10 Tough Questions For 10 Top Candidates

Katie Couric had some key questions for the presidential candidates aimed at showing their core values and who they really are.

In just 336 days, chances are you will elect one of the top 10 candidates in the Primary Election as president, CBS Evening News anchor Katie Couric reports.

On the stump, people are saying: "Our president has to be a person of integrity," "Morals. Strong morals," "Someone who knows what they're talking about."

From what voters have told CBS News in this next election, there are no guarantees.

"It's really ridiculous to assume that because someone is your same complexion, they will agree with you on major issues," an African-American woman said.

An informal poll indicates that come November, policy positions may not rule the day.

"Character is everything," one voter said.

Voters say they will be pulling that proverbial lever for the candidate who shares their core values.

"I think integrity's the most thing, which gets down to telling people the truth," said Presidential Historian Douglas Brinkley.

So Couric sat down with ten presidential candidates, one at a time, and posed 10 questions ranging from: "If you were elected president, what one book - besides the Bible - you would bring with you to the White House?" to one on the subject of fidelity.

"Many people say they don't feel comfortable supporting someone who's not remained faithful to their spouse," Couric asked.

"The only thing I can say to people is, I'm not perfect," former New York major Rudy Giuliani responded.

On fear, Couric asked: "Besides your family, what are you most afraid of losing?"

In some cases, the answers were divided along party lines.

"Who is the single most impressive person you've ever met?" Couric asked.

Several candidates answered "Nelson Mandela." Others answered "Ronald Regan."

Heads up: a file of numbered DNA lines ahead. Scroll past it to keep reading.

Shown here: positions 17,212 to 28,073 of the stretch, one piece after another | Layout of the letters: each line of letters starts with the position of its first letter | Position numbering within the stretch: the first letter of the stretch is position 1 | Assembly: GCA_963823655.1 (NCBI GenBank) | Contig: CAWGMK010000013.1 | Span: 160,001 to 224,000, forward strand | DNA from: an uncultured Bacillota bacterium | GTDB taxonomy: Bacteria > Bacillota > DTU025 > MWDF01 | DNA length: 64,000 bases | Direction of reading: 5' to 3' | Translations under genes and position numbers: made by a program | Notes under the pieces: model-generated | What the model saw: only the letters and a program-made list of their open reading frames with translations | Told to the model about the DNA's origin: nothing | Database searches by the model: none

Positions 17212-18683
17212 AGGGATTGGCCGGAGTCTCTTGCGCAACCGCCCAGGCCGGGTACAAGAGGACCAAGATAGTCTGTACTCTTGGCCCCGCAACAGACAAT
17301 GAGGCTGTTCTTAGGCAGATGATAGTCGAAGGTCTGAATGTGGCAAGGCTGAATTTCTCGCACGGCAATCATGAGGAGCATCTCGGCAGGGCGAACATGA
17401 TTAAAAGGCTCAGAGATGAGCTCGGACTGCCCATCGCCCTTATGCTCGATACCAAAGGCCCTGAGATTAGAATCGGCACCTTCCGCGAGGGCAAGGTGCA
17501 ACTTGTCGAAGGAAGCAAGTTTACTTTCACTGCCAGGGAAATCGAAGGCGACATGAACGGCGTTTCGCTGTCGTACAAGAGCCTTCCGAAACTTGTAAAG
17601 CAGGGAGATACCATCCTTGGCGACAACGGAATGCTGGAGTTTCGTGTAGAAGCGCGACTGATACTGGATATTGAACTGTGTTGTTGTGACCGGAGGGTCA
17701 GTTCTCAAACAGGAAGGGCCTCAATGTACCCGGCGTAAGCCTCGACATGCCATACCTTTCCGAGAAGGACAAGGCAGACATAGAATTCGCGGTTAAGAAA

"My father," said former Sen. John Edwards.

"I guess I'd say my dad," said Fred Thompson.

Some of the answers were surprising. Couric told Giuliani after he answered one question: "Would you believe Hillary said the same thing?"

Some, not so revealing. Sen. Barack Obama, D-Ill., said: "I probably shouldn't tell that story."

There were moments of humor, such as when Couric asked Sen. John McCain, R-Ariz., when was the last time he lost his temper.

"Probably about 10 minutes ago," he said, laughing.

Watch a preview video about the series
The candidates tell who was their most influential person.
And there were moments of humility. When asked what's the worst piece of advice he'd ever given, former Arkansas Gov. Mike Huckabee said: "Someone would probably say 'vote for me.'"

And on more than one occasion, even these seasoned politicians were stumped.

"I'm gonna have to think about this one. Am I allowed to think about these for a second?" Obama asked.

But in every exchange, there were answers that will either reinforce or redefine your opinion of a potential president.

"The single most important thing they're looking for is resilience," said Sen. Joe Biden, D-Del. "Someone who can take a hit, get back up, and move on."

Thompson said: "I like to say, this ain't my first rodeo. I've been around politics for a while."

New Mexico Gov. Bill Richardson said: "I don't surround myself with yes-men. I surround myself with people that tell me if I've done something wrong."

"That's the great threat," McCain said. "That's the greatest force of evil that we have faced and it's a long hard struggle."

"And if we have a strong president at the helm, we shouldn't ever be afraid to talk to our adversaries," Obama said. "And tell them what we think and where we stand."

And Romney said: "You're fine to go down, if you go down based on the things that you believe. And it's like okay if people reject what I really believe and what I really did, and they don't want that, that's fine."